Aides who were captured at Bani Walid said Saif al-Islam's convoy had been hit by a NATO air strike in a place nearby called Wadi Zamzam - "Holy Water River." Since then, there had been speculation that nomadic tribesmen once lionized by his father might have been working to spirit him across Libya's southern borders - perhaps, like his surviving brothers, sister and mother, into Niger or Algeria.
He did not get that far. Obari is a good 200 miles from either. But his captors believe he was headed for Niger, once a beneficiary of Muammar Gaddafi's oil-fueled largesse, which has granted asylum to Saif al-Islam's brother Saadi.
"WHO ARE YOU?"
Ammar said his unit, scouring the desert for weeks, received a tip-off that a small group of Gaddafi loyalists - they did not know who - would be heading on a certain route toward Obari. Lying in wait, they spotted two all-terrain vehicles grinding through the darkness.
"We fired in the air and into the ground in front of them," Ammar said. The small convoy pulled up, perhaps hoping to brazen it out.
"Who are you?" Adeljwani Ali Ahmed, the leader of the squad, demanded to know of the man he took to be the main passenger in the group.
"Abdelsalam," came the reply.
It's a common enough name, though it means "servant of peace" in Arabic; Saif al-Islam's real name means "Sword of Islam."
Ahmed, sizing the man up, took Ammar aside and whispered: "I think that's Saif."
Turning back to the car, a Toyota Land cruiser of a type favored on these rugged desert tracks, Ammar said: "I know who you are. I know you."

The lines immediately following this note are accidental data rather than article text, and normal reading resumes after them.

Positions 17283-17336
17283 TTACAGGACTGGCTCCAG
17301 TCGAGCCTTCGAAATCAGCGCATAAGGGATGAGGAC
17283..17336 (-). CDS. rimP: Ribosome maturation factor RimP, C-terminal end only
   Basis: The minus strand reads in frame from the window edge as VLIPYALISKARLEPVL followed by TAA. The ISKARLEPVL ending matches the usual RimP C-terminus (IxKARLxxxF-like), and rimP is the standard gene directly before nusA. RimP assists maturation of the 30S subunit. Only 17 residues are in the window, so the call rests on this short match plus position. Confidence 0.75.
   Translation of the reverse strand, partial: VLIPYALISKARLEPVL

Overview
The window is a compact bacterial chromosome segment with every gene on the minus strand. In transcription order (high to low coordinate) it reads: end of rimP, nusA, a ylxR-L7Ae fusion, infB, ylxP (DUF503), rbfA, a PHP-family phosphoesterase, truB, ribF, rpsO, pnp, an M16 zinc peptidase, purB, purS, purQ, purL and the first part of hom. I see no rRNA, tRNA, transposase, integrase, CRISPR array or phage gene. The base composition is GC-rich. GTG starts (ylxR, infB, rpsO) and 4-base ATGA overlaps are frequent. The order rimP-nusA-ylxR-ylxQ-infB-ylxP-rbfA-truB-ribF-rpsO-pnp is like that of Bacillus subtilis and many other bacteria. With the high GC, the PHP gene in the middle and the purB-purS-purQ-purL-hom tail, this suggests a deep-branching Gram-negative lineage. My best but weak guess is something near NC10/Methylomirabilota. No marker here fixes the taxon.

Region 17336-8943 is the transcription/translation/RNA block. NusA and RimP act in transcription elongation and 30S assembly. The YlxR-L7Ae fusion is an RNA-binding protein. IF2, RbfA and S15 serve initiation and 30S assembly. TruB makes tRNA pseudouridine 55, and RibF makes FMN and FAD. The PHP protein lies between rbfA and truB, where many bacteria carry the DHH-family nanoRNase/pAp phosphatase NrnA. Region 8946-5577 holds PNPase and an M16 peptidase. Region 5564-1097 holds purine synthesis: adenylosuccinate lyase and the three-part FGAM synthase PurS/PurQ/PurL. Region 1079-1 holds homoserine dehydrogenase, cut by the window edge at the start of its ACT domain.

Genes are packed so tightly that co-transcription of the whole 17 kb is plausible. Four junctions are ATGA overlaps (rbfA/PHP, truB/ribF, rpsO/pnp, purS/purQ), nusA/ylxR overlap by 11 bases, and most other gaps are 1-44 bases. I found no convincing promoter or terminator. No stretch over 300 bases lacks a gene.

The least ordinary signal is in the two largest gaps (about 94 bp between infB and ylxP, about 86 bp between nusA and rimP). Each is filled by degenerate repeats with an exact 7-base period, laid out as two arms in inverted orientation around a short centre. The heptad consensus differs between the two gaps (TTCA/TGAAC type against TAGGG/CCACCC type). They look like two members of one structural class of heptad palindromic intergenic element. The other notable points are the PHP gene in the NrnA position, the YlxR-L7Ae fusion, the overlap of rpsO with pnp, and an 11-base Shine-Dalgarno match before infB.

CASH AND KALASHNIKOVS
The game was up. The militiamen retrieved several Kalashnikov rifles, a hand grenade and, one of the Zintani fighters said, some $4,000 in cash from the vehicles.
It was a tiny haul from a man whose father commanded one of the best-equipped armies in Africa and who is suspected by many of holding the keys - in his head - to billions stolen from the Libyan state and stashed in secret bank accounts abroad.
"He didn't say anything," Ammar said. "He was very scared and then eventually he asked where we are from, and we said we are Libyans. He asked from which city and we said Zintan."
Zintan sits far from the spot of Gaddafi's capture in the Western, or Nafusa, Mountains, just a couple of hours drive south of the capital. The people of Zintan put together an effective militia in the uprising, and they are seeking to parlay their military prowess into political clout as new leaders in Tripoli try to form a government.
At Obari, a fly-speck of a place dominated by the oil operations of a Spanish company, Zintan fighters have extended their writ since the war deep into traditionally pro-Gaddafi country peopled by Tuaregs, nomadic tribes who recognize no borders.
The Zintanis are also a force in the capital. Saturday morning, the Antonov flew to Obari from Tripoli, bearing the new tricolor flag of "Free Libya" - and piloted by a former air force colonel turned Zintan rebel. Just a few minutes after it landed, the purpose of the flight became clear.
FLIGHT TO CAPTIVITY
Five prisoners, escorted by about 10 fighters in an array of desert camouflage, piled aboard, ranging themselves on benches along the sides of the spartan hold of the Antonov An-32, which is designed to carry four dozen paratroopers.
Two of the men were handcuffed together. A third had his arms cuffed in front of him. A dozen or so bulky black bags were carried in, and some thin mattresses - the scant belongings of the prisoners, their captors said.
All wore casual, modern dress - with the exception of Saif al-Islam.
His brown robe, turban and face scarf, open sandals on his feet, were typical of the Tuaregs of the region. The choice of costume offered concealment for a man more commonly seen in sharp suits and smart casual wear, and a visual echo of his late father's penchant for dressing up.
As they shuffled on the benches, rifle butts scraping on the metal floor, one of the guards said: "He is afraid now."